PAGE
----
(translation) Treaty of Peace, consisting of ten Articles, between the States of Gurkha and Tibet (Bhote), settled and concluded by us, the Chief Sardars, Bharadars, and Lamas of both the Governments, whose signatures and seals are attached below. May God bear witness to it. We further agree that both States pay respect as always before to the Emperor of China and that the two States are to treat each other like brothers, for so long as their actions correspond with
the spirit of this Treaty. May God not allow that State to prosper which may make war upon the other, unless the other acts contrary to this Treaty, in which case the State that declares war upon the other shall be exempt from all blame.
- The Tibetan Government agrees to pay the sum of ten thousand Rupees annually in cash to the Gurkha Government.
- The States of Gurkha and of Tibet have both respected the Emperor of China up to the present time. The country of Tibet is merely the shrine or place of worship of the Lama, for which reason the Gurkha Government will in future give all the assistance that may be in its power to the Government of Tibet, if the troops of any other ‘Raja’ invade that country.
- The Government of Tibet agrees to discontinue the collection of all duties that have hitherto been levied upon subjects of the Gurkha State, merchants and other trading with its country.
- The Government of Tibet agrees to give up to the Gurkha Government all the Sikh prisoners now in captivity within its territories, and all the Gurkha Sipahis, and officers, and women who were captured in the war, also all the guns that were taken; and the Gurkha Government agrees to give up to the Government of Tibet all the Sipahis, also the ryots of Kerong, Kuti, Junga, Tagla Khar and Chewur Gumbu, and all the arms and Yaks [chowrie cows] belonging to that country now in its possession, and on the final completion of this Treaty it will restore Tagla Khar, Chewur Gumba, Kerong, Junga, Kuti and Dhakling and will withdraw all the troops that may be on this side of the Bhairab Langar range.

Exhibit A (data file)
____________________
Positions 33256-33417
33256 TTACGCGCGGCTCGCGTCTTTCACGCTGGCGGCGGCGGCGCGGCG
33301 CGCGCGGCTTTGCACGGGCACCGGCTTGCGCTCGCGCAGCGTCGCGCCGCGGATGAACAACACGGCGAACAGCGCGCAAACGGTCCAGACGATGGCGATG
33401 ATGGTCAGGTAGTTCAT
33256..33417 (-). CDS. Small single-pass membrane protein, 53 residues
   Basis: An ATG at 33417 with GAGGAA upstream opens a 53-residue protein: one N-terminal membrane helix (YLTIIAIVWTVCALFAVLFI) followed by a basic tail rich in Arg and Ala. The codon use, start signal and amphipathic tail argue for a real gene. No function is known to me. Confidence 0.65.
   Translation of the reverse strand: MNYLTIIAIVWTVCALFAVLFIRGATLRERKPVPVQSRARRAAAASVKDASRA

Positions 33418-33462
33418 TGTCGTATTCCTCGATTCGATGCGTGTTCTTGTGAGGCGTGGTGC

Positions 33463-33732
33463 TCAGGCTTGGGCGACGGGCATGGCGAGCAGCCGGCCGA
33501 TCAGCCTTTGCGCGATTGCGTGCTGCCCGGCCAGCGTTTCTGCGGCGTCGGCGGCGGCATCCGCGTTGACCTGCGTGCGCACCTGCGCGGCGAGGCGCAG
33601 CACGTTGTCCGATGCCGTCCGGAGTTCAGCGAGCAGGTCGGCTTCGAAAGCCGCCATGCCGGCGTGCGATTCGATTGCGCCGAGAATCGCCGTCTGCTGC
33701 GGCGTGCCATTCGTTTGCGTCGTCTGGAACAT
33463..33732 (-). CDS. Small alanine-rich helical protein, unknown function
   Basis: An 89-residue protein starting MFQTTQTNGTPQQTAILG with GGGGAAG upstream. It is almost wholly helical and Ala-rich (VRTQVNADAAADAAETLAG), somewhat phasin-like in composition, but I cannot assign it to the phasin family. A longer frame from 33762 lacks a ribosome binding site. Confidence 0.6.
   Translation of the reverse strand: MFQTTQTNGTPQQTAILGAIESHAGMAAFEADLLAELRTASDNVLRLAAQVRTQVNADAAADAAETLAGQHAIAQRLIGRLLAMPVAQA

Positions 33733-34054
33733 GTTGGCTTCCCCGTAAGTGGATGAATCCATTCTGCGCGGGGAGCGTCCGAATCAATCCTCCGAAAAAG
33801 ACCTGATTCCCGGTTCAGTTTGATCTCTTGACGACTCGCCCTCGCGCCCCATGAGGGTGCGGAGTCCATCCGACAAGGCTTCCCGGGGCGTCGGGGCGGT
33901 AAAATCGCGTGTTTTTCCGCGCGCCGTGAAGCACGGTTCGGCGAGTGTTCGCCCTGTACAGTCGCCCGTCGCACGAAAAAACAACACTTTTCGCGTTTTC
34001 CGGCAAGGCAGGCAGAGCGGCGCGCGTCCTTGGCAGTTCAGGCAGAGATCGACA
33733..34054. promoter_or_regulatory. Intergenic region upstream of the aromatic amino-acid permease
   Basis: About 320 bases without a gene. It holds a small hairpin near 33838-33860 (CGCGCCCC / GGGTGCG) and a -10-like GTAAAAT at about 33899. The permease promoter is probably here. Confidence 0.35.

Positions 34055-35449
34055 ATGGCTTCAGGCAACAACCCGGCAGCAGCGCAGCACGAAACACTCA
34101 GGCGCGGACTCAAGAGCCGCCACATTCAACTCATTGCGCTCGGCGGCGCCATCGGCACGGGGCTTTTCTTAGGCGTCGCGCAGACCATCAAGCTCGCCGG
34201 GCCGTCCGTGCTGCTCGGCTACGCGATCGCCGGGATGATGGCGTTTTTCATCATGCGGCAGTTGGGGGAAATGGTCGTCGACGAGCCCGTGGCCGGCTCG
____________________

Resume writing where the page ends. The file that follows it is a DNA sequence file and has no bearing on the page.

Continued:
- A Bharadar on the part of the Gurkha Government (not merely a Naikia) will for the future reside at Lhasa.
- The Gurkha Government, with the free consent of the Government of Tibet, will establish a trading factory at Lhasa, for the sale of all kinds of merchandise, from jewellery etc. etc. to articles of clothing and of food.
- The Gurkha Bharadar residing at Lhasa will not interfere in the disputes of the subjects, merchants, traders, etc. etc.of the Government of Tibet, neither will the Tibetan Government interfere in any disputes between subjects of the Gurkha Government, Kashmiris of Nepal etc. etc., who may be residing within the jurisdiction of Lhasa, but whenever quarrels may occur between Gurkha and Tibetan subjects, the authorities of the two States will sit together and jointly adjudicate them; and all Amdani [fines etc.] will, if paid by subjects of Tibet, be taken by that Government, and if paid by Gurkha subjects, Kashmiris of Nepal etc., will be appropriated by the Gurkha Government.
- Should any Gurkha subject commit a murder within the jurisdiction of that Government and take refuge in Tibet, he shall be surrendered by that country, and if any Tibetan subject who may have committed a murder there take refuge in the Gurkha country, he shall in like manner be given up to the Government of Tibet.
- If the property of any Gurkha subjects and merchants be plundered by any subject of the Tibetan Government, the party who has stolen it shall be compelled by the Tibetan Government to restore it; should he not be able to do so at once, he shall be obliged by the Tibetan Bharadar to make some arrangement, and will be allowed a reasonable time to make it good. In like manner, if the property of any Tibetan subjects or merchants be plundered by any subject of the Gurkha authorities to restore it; should he not be able to do so at once, he shall be obliged by the Gurkha Government to make some arrangement and will be allowed a reasonable time to make it good.
- All subjects of Tibet who may have joined the Gurkha cause during the war, and all subjects of the Gurkha Government who may have taken part with the Tibetan Government, shall, after the completion of this Treaty be respected both in person and property, and shall not be injured by either Government.
Dated Sambhat 1912 Chaitra Badi 3rd (2nd day) Sombar; corresponding with 24th March 1856
The treaty, translated from the Nepalese text, is given in Aitchison’s Treaties, Vol. XIV, pp. 49-50. A translation from the Tibetan is also given in the “Tibet: Past and Present” by Sir Charles Bell.